Send to

Choose Destination
Int J Obes Relat Metab Disord. 2003 Nov;27(11):1391-7.

Body mass index in early and mid-adulthood, and subsequent mortality: a historical cohort study.

Author information

Centre for Public Health Research, Massey University-Wellington Campus, Wellington, New Zealand.



The aim of this study was to investigate the associations between body mass index (BMI) in early and mid-adulthood, and BMI change between these ages, and mortality.


Historical cohort study of 629 men, who had height and weight measured at the Student Health Service of the University of Glasgow in 1948-1949 (median age 22 y) and who reported their weight in a postal questionnaire in 1963-1966 (median age 38 y). The participants were followed up until April 2002 (mean follow-up: 35 y). During this time, 124 men died, 68 of cardiovascular disease (CVD) and 33 of cancer.


Mean BMI increased from 21.4 kg/m(2) (standard deviation (s.d.): 2.2 kg/m(2)) in early adulthood to 24.2 kg/m(2) (s.d.: 3.0 kg/m(2)) in mid-adulthood. All-cause mortality was associated with being overweight (BMI> or =25 kg/m(2)) at age 22 but not at age 38, adjusted hazard ratio (HR): 1.85 (95% confidence interval (CI) 1.09-3.13) and 1.05 (95% CI: 0.73-1.52), respectively. BMI at age 22 y was more strongly associated with CVD mortality than was BMI at age 38 y, adjusted HR(22 y): 2.41 (95% CI: 1.26-4.60) and HR(38 y): 1.33 (95% CI: 0.82-2.16). There was no clear relationship between cancer mortality and BMI at either age: HR(22 y): 0.68 (95% CI: 0.16-2.91), HR(38 y): 0.90 (95% CI: 0.44-1.84), although relatively few men died of cancer in the follow-up period. Similar patterns were seen for obesity (BMI> or =30 kg/m(2)) as for being overweight. Analyses of weight patterns indicated particularly detrimental effects of overweight persisting from early to mid-adulthood.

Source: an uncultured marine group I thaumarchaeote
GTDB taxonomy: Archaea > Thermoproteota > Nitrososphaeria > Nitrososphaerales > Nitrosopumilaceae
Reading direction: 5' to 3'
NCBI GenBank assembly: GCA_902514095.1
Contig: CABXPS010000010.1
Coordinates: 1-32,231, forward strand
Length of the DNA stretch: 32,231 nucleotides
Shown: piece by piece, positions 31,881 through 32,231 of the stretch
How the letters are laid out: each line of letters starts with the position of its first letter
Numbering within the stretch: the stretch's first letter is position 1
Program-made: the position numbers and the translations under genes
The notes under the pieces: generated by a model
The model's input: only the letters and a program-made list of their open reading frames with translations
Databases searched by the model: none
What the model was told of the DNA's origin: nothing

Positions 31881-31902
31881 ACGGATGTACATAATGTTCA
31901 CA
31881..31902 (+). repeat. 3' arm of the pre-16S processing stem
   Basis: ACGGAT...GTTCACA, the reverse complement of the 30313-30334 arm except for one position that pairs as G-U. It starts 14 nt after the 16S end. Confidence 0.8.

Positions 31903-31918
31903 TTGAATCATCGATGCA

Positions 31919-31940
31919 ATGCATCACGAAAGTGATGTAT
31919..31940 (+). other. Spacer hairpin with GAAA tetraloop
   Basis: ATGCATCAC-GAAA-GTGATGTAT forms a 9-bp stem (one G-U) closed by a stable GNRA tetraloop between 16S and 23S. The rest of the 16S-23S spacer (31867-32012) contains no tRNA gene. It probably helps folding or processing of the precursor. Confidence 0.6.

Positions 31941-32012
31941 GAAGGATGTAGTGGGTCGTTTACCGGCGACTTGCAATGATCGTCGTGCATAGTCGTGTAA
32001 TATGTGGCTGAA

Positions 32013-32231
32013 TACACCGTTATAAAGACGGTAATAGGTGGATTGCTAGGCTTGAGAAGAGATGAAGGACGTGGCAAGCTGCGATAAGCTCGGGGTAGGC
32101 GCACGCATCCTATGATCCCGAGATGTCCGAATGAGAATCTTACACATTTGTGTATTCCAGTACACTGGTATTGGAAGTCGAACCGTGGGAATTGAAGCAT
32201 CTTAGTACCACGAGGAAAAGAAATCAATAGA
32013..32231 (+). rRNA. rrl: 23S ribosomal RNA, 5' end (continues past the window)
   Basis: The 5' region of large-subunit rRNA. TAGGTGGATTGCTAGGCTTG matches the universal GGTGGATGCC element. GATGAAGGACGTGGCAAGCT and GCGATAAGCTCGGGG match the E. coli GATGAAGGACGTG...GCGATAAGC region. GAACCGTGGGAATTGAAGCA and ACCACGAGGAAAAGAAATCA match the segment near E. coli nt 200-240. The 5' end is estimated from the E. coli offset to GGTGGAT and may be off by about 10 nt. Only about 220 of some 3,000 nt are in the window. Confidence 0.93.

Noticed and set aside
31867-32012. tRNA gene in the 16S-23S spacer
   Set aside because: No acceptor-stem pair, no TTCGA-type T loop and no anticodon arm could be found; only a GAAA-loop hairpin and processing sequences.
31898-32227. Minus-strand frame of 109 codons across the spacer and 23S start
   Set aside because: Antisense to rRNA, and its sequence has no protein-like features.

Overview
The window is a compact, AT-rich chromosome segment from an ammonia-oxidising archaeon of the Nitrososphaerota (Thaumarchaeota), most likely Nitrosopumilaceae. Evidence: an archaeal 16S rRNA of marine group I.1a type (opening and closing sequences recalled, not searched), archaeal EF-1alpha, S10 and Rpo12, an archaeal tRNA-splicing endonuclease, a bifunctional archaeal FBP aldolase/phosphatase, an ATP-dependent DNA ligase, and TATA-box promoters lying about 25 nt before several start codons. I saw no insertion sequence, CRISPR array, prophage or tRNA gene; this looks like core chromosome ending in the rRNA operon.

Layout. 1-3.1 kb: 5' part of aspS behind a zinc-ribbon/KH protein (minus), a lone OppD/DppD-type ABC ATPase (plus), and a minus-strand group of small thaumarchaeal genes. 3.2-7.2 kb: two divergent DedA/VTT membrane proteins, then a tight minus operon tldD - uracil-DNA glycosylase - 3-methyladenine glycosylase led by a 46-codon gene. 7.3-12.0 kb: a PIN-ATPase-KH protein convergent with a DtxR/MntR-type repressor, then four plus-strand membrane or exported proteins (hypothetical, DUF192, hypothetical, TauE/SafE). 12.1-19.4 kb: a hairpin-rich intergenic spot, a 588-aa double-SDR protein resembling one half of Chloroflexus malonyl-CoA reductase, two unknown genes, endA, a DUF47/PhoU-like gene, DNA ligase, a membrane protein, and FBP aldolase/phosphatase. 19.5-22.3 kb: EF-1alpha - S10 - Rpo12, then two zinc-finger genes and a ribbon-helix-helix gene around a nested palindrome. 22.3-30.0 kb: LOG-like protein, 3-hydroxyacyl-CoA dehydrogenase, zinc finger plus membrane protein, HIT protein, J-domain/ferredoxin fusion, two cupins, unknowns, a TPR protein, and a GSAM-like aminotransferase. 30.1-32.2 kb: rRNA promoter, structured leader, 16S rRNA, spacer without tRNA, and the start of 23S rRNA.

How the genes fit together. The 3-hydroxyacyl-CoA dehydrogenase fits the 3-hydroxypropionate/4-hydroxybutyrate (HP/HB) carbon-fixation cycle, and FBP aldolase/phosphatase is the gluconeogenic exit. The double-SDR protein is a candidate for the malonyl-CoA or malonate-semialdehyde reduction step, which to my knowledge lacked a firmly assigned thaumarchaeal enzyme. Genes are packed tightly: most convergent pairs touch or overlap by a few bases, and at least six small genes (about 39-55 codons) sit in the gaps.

BMI in early adulthood is positively related to CVD mortality in later life in men. The risk associated with early adulthood adiposity appeared to be greater than that in mid-adulthood. We did not demonstrate an association between weight gain and later mortality. These results reinforce the need to stem the obesity epidemic in children and young adults.

[Indexed for MEDLINE]

Supplemental Content

Loading ...
Support Center